“Watch them, Sir Karl! Note the road they take! If they go by the right, we shall take the left. We must reach Peronne Castle before the duke. Death itself hangs upon the issue, Sir Karl.”
I watched till the duke and all his people had left the inn; then I followed till I saw them take the road leading down the right bank of the Somme. When I returned to the inn, I paid the score, and gave each member of our little party a boule of bread to be eaten as we rode; and within five minutes after the duke’s departure we were fording the Somme to take the left bank for Peronne.
A RACE WITH THE DUKE
Neither road clung to the river in all its windings, but at too frequent intervals both touched the stream at the same points. At places the roads hugged the Somme, separated only by its width—perhaps two hundred yards. These would be our danger points. I did not know them, and Yolanda’s knowledge of the road was imperfect.
Soon after leaving Cinq Voies, the road on the right bank—the one taken by the duke—gained a mile over the road on the left by cutting across a great bend in the river around which we had to travel. We therefore lost the duke’s cavalcade at the outset.
Hoping to pass the duke before the roads came again within sight of each other, we urged our horses to full speed. But the duke also was travelling rapidly, as we learned when we reached the first point of contact. Should the duke’s men see us they would certainly hail. Four men in armor and two ladies, travelling the road to Peronne would not be allowed to pass unchallenged. Fortunately, just before the danger point, a clump of trees and underbushes grew between our road and the river. Max, who was riding a hundred yards in advance, suddenly stopped and held up his hand warningly. We halted immediately, and Max turned back to us, guiding his horse to the roadside to avoid raising a dust-cloud.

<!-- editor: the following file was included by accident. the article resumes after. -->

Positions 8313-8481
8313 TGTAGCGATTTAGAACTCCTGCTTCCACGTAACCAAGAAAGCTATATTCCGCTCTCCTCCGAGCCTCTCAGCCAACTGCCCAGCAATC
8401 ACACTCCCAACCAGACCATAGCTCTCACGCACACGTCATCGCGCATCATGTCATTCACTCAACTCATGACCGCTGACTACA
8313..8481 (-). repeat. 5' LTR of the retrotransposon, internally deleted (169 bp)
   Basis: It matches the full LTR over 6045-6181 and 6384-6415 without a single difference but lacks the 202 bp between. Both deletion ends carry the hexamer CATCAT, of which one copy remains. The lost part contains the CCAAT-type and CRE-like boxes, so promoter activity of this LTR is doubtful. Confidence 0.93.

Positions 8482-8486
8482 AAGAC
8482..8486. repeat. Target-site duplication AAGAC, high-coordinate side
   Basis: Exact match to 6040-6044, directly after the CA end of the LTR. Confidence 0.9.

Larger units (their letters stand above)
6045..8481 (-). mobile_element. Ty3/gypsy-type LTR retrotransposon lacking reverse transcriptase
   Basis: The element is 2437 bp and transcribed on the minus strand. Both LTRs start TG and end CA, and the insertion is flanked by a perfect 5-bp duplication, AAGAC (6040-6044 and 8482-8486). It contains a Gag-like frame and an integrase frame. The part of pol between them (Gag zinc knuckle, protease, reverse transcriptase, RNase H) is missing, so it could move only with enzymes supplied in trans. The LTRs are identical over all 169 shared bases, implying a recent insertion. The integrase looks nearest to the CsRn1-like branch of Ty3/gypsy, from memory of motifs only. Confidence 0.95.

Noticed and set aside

We listened in silence, and I beckoned the squires to our sides. The men of our little party all dismounted and stood by their horses’ heads, ready to strike the noses of the animals should they offer to salute the horses across the river with a neigh. Had not our danger been so great it would have been amusing to see each man, with uplifted hand, watching the eyes of his horse as intently as though they were the eyes of his lady-love. Yolanda laughed despite the danger, but covered her mouth with her hand when I frowned warningly.
Presently we heard the tramping of horses and the voices of men across the river, and soon the duke approached at a canter. I could not help speculating on the consequences should His Grace know that Yolanda was watching him—if Yolanda were his daughter.
That “if” would surely be the death of me.
When the duke had passed a little way down the road, I peered through the bushes and saw the dust-cloud ahead of us.